Focus Luciano Berio

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Luciano Berio was born in Oneglia, in the province ofImperia, on October 24, 1925, to a family with a solid musical tradition. He began his musical studies with his father Ernesto and grandfather Adolfo, both composers. In 1945 he moved to Milan, where he studied composition, harmony and counterpoint at the Conservatorio“Giuseppe Verdi” with Giulio Cesare Paribeni and Giorgio Federico Ghedini, and conducting with Carlo Maria Giulini and Antonino Votto. In 1952 he attended Luigi Dallapiccola’s courses in Tanglewood, USA. From the early 1950s Berio established himself as an influential voice among the new generation of the musical avant-garde. The Cinque variazioni for piano (1952-53); Chamber Music for voice, clarinet, cello and harp (1953), Nones for orchestra (1954), Serenata for flute and 14 instruments (1957) date to this period of his life. In December 1954, together with Bruno Maderna, he established the first Italian electronic music studio at the RAI in Milan, which was inaugurated the following year under the name Studio di Fonologia Musicale. It was here that he was able to experiment with new interactions between acoustic instruments and electronically produced sounds (Momenti, 1957; Différences, 1958-59) and explore novel approaches to the sound-word relationship (Thema. Omaggio a Joyce, 1958; Visage, 1961). In the late 1950s and early 1960s, Berio’s interest focused more on the search for new and complex timbrical combinations (Tempi concertati for 4 soloists and 4 orchestras, 1959; Sincronie for string quartet, 1964). Research into the expressive resources of female vocality – also prompted thanks to mezzo-soprano Cathy Berberian, whom he married in 1950 – proceeded with Epifanie, for voice and orchestra (1959-60, later merged in Epiphanies of 1991-92), Circles, for voice, harp and two percussionists (1960), and Sequenza III for solo voice (1965). The dramaturgical conception implicit in these vocal works, became more precise and refined in his first works made for the theater, such as the mimic tale Allez-Hop (1952/1959, from Italo Calvino), the “staged performance” Passaggio (1961-62) and Laborintus II (1965), both on a text by Edoardo Sanguineti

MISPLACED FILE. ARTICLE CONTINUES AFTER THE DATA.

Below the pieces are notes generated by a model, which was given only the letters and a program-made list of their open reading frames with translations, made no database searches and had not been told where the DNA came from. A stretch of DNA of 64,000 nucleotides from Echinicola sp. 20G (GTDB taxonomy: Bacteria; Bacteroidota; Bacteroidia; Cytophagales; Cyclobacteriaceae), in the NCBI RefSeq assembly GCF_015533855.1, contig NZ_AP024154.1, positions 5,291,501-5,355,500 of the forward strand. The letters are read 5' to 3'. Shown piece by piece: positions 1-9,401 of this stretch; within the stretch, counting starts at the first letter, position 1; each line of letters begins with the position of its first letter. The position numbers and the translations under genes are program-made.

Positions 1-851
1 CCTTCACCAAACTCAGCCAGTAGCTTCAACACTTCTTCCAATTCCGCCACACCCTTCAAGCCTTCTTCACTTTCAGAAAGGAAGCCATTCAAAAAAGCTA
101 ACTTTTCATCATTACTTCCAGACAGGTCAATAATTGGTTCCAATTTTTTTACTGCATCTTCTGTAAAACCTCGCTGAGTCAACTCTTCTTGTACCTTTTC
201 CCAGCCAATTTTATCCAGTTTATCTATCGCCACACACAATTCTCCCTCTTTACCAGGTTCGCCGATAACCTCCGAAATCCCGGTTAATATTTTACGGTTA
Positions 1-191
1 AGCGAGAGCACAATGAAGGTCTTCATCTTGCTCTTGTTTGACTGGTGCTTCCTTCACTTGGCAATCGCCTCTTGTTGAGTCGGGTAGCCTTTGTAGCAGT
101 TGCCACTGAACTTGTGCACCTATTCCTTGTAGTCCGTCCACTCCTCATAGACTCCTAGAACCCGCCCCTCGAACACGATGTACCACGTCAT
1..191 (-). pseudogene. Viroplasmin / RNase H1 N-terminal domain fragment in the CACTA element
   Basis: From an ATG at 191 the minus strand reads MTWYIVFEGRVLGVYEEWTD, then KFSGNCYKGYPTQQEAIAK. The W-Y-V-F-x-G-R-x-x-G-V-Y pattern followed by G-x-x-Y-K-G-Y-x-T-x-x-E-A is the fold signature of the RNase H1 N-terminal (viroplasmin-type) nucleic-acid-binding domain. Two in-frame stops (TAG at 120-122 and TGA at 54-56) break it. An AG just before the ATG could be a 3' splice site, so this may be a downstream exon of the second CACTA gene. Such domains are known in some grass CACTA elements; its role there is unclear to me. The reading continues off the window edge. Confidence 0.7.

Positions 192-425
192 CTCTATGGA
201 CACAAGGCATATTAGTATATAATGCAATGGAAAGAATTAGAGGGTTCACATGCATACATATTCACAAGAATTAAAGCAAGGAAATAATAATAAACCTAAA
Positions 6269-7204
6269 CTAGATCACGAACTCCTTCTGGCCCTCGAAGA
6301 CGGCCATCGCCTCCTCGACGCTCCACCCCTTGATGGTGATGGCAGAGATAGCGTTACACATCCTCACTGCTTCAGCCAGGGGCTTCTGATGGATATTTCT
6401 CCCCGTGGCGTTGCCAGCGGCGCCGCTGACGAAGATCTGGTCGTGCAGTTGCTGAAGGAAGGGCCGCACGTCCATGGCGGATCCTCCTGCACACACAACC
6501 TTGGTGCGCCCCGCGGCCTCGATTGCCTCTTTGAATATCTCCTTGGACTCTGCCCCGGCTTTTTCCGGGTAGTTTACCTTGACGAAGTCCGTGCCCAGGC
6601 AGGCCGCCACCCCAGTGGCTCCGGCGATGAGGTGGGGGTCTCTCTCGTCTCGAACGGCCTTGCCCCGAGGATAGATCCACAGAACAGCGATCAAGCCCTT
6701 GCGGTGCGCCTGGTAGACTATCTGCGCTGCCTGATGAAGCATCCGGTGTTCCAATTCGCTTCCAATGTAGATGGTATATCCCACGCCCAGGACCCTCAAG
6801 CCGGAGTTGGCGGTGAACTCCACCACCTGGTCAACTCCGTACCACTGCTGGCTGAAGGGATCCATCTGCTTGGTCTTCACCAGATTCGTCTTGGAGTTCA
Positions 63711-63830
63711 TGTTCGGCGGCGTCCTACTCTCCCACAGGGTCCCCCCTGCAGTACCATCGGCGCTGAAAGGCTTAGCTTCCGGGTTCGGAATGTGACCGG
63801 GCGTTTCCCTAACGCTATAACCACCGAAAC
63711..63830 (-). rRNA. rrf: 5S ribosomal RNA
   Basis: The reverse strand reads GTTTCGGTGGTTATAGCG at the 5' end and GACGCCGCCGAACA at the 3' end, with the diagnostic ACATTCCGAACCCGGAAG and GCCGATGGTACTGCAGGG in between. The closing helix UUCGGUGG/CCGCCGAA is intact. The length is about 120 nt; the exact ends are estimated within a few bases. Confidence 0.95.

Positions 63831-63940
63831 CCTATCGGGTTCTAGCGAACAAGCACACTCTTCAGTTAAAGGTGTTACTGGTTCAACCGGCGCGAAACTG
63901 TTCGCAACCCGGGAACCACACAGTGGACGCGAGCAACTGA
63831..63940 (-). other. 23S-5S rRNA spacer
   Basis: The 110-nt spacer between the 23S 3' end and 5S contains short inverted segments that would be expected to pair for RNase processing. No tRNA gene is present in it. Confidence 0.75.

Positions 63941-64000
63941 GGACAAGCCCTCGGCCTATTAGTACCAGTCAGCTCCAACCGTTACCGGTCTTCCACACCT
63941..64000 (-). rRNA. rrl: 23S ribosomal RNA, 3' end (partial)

Luciano Berio, A-Ronne, © Universal Edition, A.G., Wien (1974-1975), p. 1